Light from the Heavens – Austin L. Wiggins


Ozone lingered in the air while the humidity increased sharply. Grey clouds floated above and a deeper darkness awaited in the distance. A wind which had toppled trees roared through the air. Tamika was standing in a courtyard minding a textbook under an overhang, enjoying the gusts of wind.  Her students ran from room to room searching for something, but their continued scurry proved they were not finding what they were seeking. A gust of wind caught under a boy’s homework and the sheets of paper danced away until they were out of sight. Tamika watched it float away, thinking to herself that she was happy.

On the opposite side of the courtyard another boy stood confused. Unlike the others, he wasn’t running. Instead, he was looking about, turning in circles now and again as if looking for a phantom. The boy saw Tamika and stopped looking about. As he made eye contact his hair stood on end. It looked to Tamika to be a ridiculous peacock-like display of masculinity, but then there was a jolt. Jagged blue light descended from the heavens onto the boy, and a bellow accompanied it soon after in agreement that they hit their target.

Tamika jolted up in her bed and recorded her dream in a journal that she kept at her bedside. “Same dream four times in a row,” she thought through her weariness.


Days soon folded into years and Tamika had forgotten of the dream. Now a senior in college, Tamika spent more time with books than with people. Though it had made her a great student, she had become a recluse. She was sitting in the courtyard studying as she always did. The wind gusted. The weather reports had predicted for days the impending storm, but it didn’t stop the college students from going to class. The college wouldn’t have cancelled the classes anyway. Tamika poured over a nuclear physics textbook, when suddenly the smell of ozone brought a rushing memory back to her.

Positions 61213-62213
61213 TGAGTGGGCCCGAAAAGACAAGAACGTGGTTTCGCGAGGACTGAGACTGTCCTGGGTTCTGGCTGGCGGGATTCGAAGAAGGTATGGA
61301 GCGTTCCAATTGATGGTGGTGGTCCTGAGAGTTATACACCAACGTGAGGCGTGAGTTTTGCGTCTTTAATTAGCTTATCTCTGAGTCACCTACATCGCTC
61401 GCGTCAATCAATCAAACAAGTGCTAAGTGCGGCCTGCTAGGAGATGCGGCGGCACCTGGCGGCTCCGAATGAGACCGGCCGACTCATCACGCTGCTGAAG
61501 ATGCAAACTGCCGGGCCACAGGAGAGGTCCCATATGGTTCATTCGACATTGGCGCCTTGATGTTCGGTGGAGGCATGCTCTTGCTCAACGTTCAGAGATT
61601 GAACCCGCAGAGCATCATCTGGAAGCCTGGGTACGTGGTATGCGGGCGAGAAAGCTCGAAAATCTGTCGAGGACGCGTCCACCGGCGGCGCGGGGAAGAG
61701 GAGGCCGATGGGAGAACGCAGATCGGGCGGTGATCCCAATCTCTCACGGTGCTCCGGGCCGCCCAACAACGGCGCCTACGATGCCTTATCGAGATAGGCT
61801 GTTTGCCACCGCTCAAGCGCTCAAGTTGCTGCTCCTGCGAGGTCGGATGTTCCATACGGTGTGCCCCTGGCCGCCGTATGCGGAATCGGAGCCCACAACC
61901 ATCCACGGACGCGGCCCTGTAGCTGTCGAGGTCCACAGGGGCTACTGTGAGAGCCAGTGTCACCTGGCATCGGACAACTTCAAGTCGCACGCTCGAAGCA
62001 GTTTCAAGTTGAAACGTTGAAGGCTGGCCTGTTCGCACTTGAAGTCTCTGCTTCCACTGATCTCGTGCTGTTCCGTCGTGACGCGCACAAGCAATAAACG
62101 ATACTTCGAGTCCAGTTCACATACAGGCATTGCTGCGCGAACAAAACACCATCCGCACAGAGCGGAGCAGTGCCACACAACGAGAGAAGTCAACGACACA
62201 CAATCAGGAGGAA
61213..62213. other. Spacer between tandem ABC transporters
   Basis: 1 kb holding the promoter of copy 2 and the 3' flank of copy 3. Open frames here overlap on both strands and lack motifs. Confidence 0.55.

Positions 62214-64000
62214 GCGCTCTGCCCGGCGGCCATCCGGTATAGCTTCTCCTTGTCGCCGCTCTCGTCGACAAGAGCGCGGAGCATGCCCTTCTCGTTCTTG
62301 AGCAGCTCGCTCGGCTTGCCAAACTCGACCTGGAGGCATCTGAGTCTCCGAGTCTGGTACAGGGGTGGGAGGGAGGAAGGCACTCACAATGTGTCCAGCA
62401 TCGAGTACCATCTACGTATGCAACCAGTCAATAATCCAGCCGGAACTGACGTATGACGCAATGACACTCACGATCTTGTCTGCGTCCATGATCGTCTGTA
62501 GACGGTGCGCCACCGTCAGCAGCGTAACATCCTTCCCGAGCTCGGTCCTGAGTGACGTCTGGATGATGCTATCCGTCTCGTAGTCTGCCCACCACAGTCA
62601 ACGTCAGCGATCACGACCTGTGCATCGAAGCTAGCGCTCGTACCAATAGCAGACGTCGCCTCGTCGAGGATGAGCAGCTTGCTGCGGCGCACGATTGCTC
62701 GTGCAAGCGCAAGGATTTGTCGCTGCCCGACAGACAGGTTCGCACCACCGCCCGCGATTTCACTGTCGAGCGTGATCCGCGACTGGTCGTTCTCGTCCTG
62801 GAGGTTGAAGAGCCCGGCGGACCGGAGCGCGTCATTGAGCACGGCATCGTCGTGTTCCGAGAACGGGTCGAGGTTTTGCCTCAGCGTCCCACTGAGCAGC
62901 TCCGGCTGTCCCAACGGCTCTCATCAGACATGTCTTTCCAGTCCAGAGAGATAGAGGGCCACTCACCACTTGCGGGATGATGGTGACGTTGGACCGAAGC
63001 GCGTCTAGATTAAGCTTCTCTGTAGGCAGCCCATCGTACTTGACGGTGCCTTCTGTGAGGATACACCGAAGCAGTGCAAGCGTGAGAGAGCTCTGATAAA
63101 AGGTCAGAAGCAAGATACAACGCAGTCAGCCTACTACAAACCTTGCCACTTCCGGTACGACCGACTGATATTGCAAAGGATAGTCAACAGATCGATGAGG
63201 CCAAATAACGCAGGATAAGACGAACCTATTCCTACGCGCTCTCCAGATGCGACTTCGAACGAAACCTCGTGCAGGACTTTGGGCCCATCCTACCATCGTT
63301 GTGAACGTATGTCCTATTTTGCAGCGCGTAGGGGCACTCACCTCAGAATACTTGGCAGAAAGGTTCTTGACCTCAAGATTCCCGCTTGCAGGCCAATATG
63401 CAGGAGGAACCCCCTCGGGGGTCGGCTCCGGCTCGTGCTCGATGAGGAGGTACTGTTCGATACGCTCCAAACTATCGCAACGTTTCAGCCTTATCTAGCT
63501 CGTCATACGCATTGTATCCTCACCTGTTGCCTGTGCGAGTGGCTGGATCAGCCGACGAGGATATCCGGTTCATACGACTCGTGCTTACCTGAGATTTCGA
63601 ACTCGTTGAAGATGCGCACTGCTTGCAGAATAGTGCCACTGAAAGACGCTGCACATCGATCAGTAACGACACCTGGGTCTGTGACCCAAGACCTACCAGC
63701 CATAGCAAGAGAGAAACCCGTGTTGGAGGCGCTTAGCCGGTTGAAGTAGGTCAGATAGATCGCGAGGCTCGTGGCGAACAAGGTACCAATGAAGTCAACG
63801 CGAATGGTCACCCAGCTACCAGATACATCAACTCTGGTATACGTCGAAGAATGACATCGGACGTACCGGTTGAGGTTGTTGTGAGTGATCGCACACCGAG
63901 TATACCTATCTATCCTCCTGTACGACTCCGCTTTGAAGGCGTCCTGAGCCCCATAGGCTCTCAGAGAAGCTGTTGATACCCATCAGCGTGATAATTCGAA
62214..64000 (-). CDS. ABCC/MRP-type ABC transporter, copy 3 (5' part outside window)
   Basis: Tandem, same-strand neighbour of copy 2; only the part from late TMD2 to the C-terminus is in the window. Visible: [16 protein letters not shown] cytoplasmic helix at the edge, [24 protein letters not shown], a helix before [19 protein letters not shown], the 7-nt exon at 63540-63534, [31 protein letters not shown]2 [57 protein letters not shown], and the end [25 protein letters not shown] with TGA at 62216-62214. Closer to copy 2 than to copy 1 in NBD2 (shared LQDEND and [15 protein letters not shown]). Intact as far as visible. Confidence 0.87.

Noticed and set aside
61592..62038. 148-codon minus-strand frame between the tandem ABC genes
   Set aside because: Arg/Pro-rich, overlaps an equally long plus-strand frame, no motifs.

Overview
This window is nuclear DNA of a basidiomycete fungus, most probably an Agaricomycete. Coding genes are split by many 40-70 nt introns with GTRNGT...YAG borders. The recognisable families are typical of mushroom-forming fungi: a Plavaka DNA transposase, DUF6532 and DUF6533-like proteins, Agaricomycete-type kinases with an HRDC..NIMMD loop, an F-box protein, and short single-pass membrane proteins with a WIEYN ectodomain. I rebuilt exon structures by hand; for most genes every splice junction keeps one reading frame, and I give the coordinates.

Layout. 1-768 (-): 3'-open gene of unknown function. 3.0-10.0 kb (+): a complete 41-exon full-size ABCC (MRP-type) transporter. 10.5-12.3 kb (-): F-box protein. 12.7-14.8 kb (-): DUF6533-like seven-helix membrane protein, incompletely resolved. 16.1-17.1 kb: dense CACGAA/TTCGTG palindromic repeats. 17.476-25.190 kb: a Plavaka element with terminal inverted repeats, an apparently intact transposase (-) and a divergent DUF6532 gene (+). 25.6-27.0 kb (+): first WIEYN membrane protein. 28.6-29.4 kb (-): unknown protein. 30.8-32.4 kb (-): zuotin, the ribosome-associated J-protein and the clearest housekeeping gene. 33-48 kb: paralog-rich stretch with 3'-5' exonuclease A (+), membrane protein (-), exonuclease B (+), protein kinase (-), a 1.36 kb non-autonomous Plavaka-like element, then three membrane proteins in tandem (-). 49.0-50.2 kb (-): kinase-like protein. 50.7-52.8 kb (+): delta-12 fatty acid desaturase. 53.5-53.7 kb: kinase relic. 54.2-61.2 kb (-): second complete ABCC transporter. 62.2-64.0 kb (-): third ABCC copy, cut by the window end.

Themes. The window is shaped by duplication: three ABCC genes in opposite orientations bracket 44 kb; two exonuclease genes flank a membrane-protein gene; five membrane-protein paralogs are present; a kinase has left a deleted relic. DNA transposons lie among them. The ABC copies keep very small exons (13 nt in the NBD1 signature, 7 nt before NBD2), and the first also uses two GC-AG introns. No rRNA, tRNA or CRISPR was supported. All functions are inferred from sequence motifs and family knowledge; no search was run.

At first Tamika was confused, as if her life had rewound to an unknown period of her past. Then she looked around her, and the dreams flooded back. The papers fluttered in the wind, and the boy stood confused looking for Tamika. She was supposed to tutor him, and she had chosen the spot to study despite the weather. An icy feeling gripped around her heart. Tamika started towards the boy and pushed him away from the spot. As if on cue, the heavens poured out their light. Unlike the dream, this time it crashed onto Tamika, and not the boy. The following roar was exactly as she had dreamed it years before.


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